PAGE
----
Editor's Note: This article was originally written by patient expert Nancy Sanker.
So what happens when your 28-year-old son has an unexpected health insurance gap and is sick? You get a blazing-fast education in how to find a health care professional who will even see you without that magic card and then you try to figure out how to finance the required tests and then, the toughest part, you try to find asthma medications that are not laughably unaffordable.
My mom used to say that you cannot understand another person's challenges until you "walk a mile in his moccasins." Ok then - I now have enough compassion for three people. But compassion can only go so far when your son has joined the new club of the uninsured - one that is made up of 27% of adults between the ages of 25 and 34 U.S., according to a Kaiser Family Foundation analysis of Census Bureau data.
And his story is becoming more common each day, helping to catapult health care for the uninsured toward the top of Washington issues for the first time in more than a decade. Sheer mass dictates this shift of priorities as nearly 16% of Americans, more than 46 million, lack health insurance. It's hard to refrain from filling this blog with additional startling statistics, but my mantra has always been to share what I've learned so here are some important tips.
Some communities are lucky to be able to offer medical care to the uninsured or underinsured. After several calls, it was clear that ours was not one of them and we were directed to an Urgent Care Clinic where, for a whooping $150 my son was diagnosed and prescribed medications.
This brought us to the beginning of our learning curve; we caught on that we needed to clearly communicate his lack of insurance to the health care professional. If you're lucky, there may be samples available or at the very least, you might be as fortunate as we were to receive directions to the least expensive pharmacy. We were victorious (well, partially victorious) - one of the medications was on the $4 list at the mega-store, but the others cost the equivalent of two weeks of groceries After a quick price check at other local pharmacies, we began to learn about Patient Assistance Programs (PAPs).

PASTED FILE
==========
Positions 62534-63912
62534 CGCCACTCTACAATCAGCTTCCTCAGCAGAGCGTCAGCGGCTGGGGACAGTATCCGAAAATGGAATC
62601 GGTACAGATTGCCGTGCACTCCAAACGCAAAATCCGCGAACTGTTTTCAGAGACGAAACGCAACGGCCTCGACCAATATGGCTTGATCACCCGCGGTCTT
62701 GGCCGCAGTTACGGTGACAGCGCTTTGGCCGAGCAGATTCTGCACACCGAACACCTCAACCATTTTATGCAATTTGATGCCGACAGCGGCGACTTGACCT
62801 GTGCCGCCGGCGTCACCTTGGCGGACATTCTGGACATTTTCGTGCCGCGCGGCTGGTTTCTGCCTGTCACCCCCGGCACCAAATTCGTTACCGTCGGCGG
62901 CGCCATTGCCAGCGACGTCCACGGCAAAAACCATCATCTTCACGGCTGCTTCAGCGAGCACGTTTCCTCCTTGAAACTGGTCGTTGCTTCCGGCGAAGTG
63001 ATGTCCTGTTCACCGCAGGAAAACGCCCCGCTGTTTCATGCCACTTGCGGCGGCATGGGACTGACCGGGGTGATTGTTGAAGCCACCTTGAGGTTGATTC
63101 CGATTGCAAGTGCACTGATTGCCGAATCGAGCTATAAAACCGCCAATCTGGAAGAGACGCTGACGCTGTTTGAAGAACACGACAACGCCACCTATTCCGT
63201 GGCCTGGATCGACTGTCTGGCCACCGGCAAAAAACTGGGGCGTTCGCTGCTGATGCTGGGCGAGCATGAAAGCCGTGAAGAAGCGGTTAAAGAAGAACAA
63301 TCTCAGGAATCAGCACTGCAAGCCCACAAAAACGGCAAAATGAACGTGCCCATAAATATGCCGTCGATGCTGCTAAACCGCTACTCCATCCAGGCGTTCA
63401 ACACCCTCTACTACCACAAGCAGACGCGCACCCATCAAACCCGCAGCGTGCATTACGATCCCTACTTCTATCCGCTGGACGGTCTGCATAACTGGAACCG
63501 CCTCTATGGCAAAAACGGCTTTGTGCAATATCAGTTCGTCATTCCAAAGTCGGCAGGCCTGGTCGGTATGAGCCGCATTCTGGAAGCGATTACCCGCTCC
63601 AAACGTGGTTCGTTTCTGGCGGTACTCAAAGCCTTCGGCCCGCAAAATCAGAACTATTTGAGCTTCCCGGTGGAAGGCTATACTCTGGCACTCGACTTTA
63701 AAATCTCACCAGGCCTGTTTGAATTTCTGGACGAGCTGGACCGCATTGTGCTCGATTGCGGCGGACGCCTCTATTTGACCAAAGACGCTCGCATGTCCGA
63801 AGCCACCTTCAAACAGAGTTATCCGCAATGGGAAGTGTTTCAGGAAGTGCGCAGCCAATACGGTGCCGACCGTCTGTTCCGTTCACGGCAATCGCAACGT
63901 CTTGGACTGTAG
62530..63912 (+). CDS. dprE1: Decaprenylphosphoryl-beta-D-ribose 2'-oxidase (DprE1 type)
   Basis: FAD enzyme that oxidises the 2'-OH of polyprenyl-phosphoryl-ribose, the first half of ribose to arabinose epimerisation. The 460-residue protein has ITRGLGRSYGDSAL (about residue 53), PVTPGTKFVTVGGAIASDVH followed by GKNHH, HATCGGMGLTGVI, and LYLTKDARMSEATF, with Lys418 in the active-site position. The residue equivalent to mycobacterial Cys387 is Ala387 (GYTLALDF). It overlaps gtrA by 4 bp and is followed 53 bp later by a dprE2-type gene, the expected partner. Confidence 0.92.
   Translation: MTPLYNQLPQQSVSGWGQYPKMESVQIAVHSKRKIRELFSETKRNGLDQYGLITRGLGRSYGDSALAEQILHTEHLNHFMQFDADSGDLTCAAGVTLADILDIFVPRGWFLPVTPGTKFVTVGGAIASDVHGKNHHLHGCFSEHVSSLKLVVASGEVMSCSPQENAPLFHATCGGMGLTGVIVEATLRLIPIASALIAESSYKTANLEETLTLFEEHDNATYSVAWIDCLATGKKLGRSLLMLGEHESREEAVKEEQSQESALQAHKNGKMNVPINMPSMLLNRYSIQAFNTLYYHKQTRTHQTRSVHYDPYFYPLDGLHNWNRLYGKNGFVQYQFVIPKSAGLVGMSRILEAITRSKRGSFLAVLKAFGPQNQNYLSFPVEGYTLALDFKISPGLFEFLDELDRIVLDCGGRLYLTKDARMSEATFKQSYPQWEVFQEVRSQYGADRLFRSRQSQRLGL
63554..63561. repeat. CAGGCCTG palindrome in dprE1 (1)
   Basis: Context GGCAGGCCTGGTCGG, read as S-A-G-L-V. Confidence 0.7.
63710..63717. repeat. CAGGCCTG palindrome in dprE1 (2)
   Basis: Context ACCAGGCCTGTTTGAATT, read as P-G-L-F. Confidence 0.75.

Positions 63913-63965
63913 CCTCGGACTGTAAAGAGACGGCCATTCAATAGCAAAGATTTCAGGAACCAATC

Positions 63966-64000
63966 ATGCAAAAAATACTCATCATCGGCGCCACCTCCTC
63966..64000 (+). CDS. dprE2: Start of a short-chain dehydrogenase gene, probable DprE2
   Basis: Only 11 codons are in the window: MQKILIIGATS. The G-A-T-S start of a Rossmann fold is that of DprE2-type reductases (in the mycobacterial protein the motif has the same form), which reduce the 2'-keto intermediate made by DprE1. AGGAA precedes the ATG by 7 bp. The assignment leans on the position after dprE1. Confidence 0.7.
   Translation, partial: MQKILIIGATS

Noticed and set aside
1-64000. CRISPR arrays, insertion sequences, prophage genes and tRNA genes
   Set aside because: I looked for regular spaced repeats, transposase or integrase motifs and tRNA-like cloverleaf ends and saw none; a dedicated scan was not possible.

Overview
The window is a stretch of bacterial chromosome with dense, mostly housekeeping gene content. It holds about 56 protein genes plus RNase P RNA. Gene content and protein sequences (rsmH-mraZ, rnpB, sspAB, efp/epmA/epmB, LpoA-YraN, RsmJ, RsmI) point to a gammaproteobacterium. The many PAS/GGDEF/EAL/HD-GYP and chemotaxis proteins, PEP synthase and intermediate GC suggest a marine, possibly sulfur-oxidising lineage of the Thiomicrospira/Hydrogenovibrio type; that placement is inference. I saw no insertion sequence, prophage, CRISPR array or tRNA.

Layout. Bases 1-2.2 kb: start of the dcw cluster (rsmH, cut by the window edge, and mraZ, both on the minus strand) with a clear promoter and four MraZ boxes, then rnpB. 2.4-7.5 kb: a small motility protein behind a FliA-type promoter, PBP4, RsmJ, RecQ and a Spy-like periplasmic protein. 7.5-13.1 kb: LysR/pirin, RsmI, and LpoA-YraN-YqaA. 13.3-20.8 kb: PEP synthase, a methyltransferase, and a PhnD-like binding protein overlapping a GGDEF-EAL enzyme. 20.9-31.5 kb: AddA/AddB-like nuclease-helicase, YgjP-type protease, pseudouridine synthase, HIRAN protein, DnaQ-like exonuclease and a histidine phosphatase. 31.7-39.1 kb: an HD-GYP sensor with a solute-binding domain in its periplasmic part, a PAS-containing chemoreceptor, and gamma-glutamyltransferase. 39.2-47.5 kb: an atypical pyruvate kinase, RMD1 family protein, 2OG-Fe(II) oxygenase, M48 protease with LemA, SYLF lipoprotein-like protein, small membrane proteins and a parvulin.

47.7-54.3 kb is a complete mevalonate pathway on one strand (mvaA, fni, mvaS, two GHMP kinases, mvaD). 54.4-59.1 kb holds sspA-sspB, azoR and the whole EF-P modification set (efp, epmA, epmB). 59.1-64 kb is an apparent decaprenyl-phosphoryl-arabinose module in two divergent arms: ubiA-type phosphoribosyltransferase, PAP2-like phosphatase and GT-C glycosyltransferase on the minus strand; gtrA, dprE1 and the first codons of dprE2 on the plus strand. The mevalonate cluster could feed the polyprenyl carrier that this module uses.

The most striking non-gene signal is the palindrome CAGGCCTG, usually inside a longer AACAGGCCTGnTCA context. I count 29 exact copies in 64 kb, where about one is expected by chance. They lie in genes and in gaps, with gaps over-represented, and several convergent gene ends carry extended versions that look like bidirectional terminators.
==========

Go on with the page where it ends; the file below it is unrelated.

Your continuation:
Getting Your Asthma Medication
Most pharmaceuticals have set up PAPs for their products so you can start by searching for your specific medication. Follow the easy steps on any site to see if you qualify. PAPs will have different eligibility criteria based on a specific income per individual or on a percentage (usually 200%, 250% or 300%) of the federal poverty level for families (FPL). For example, 200% of the 2008 FPL income for a family of four is $42,400 a year.
Sometimes an advocate, such as a health care professional at the physician's office or a caseworker, must complete an enrollment form. After completion, you should check the paperwork! If part of it is unreadable or if there is a blank, your application may be denied. Put N/A (not applicable) in any blank space if the item does not apply to you. Make copies of everything you submit. Providing the doctor's office with a pre-addressed stamped envelope to use to send in the application or highlighting the fax number will help facilitate the process.
Another approach is to visit the Partnership for Prescription Assistance at www.pparx.org (or call toll-free at 1-888-4PPA-NOW) to access more than 475 public and private assistance programs, including 180 programs offered by pharmaceutical companies.
There's more help at www.NeedyMeds.com, a 10-year old non-profit. This valuable site links you to multiple medications (including generics) and their corresponding PAPs, which frequently change as medications are added/dropped, dosages may change and new programs sometimes appear.
NeedyMeds also offers help with paperwork, access to disease-based programs, details regarding state programs, discount drug cards and even tax return request forms. A Patient Advocate Newsletter, NeedyMeds Brochure and other resources, including a tracking program for offices, are available specifically for advocates at this site.
The bottom line is that resources exist for individuals who have on-going problems and the compassionate people who endeavor to help them...er... us. It's all there for those of us who have the time, expertise and computer to search for assistance. Ultimately, my son regained his health and I gained awareness with a healthy dose of empathy on the side.